“To what extent can we trust the authenticity of our fruit?”

Identifying fraudulent activities in agricultural markets is becoming a significant challenge, according to Vincenzo Salento, a consultant on the Italian market for WikiFarmer: “Practices that damage small and medium-scale farmers and buyers, such as origin mislabelling of fruit, mainly benefit the malicious actors that engage in these activities seeking to reap maximum profits. The kiwi market, especially that of southern European countries, has been especially affected by this phenomenon.”

“Italy was the largest kiwi producer in Europe and second largest worldwide in terms of volumes, until the 2021/22 season. Following the 2019/20 harvest campaign, the crop disease ‘moria’ caused Italian kiwi production to drop by over 100,000 metric tons, allowing Greek produce to dominate the European market.”

Source: I.Stat, after analysis

Not all Italian kiwi exporters are playing the game fairly, which is actually hurting the Italian brand, Salento explains. “The kiwi market globally is booming, yet growers of the 'green gold' variety are often not getting the recognition they deserve. This results from some malicious practices implemented by various players in the market, especially those operating in Italy, which is the epicentre of the European kiwi trade. These have been reported multiple times in the past and revolve around importing kiwi produce in bulk from other countries, primarily Greece and Spain, lightly processing it and then rebranding it under Italian labels before exporting them to other destination markets.”

The issue has been discussed at length by farmers from those countries with Wikifarmer, a go-to digital importer and exporter of fresh fruits and vegetables, that works closely with food production units and wholesalers. One can see it happening in the production and trade figures, Salento emphasizes: “As an example, Italy's significant loss in domestic production volumes in 2021 did not affect its overall export volumes for the year. Indeed, during the Kiwi harvest period, which typically runs from October to November, kiwi imports from Greece soared, covering the domestic shortfall, as can be seen in the graphs we’ve provided.”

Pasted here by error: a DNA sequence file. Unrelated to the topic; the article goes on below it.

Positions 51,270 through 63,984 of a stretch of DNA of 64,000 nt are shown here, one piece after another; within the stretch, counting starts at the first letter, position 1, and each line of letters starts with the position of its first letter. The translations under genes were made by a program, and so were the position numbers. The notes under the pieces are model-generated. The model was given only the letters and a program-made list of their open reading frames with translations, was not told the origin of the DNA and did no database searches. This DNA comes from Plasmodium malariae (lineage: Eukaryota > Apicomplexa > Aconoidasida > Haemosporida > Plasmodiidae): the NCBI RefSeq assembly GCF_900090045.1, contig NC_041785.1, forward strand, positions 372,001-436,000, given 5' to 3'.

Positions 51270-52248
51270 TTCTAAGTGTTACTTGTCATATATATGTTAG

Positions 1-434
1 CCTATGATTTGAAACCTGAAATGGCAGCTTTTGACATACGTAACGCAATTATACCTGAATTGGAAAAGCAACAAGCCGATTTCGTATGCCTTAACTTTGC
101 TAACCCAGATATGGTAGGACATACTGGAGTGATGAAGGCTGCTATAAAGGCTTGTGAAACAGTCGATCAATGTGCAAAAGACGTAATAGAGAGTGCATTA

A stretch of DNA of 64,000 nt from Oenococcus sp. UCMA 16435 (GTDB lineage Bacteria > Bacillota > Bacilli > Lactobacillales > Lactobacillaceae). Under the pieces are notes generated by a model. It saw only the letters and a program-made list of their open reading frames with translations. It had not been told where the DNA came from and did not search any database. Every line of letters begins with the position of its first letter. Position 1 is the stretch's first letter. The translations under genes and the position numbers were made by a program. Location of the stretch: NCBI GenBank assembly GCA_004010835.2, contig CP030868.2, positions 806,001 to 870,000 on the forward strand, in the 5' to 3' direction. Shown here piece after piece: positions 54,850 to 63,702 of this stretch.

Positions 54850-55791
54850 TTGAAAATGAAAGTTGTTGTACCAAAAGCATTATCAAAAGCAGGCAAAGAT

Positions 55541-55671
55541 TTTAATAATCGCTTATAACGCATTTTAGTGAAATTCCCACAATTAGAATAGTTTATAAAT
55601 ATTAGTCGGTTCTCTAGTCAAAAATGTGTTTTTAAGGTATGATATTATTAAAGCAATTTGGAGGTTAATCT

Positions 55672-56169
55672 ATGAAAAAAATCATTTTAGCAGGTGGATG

Source: ISMEA mercati, after analysis

Source: ISMEA mercati, after analysis

It’s not just consumers that are being tricked by these practices, farmers are also losing out on their fair share of compensation, Salento explains. “These conditions harm both farmers and end buyers. Farmers are not compensated fairly for their quality products, selling cheaply to importers who achieve very high margins, while end buyers pay inflated prices for products. This situation exists only due to the information asymmetry in the markets, which harms both farmers and B2B buyers and perpetuates the situation. A 360-degree supply chain approach is necessary to ensure the much-needed fairness and transparency in agriculture’s future.”

Wikifarmer, a B2B marketplace in Europe, forces transparency in each transaction, preventing such practices, Salento says: “Producers face extensive vetting before joining the platform and then share product certifications such as IFS, GLOBALG.A.P and more. Customer reviews and secure payment processes ensure that illegitimate sellers are exposed and removed from the platform, and payment only takes place once the goods have been received and approved by the buyers. Commercial buyers can select products that best fit their needs and budgets, minimizing incidents of product fraud.”

“All in all, our model minimizes incidents of product fraud. This allows for trusting relationships to develop among stakeholders, so that commercial buyers can select products that best fit their quality needs and budgets, maximizing value across the supply chain not just for kiwis but all agricultural products,” Salento concludes.

For more information:
Vincenzo Salento
Tel: +39 3664078200
Email: vincenzo@wikifarmer.com

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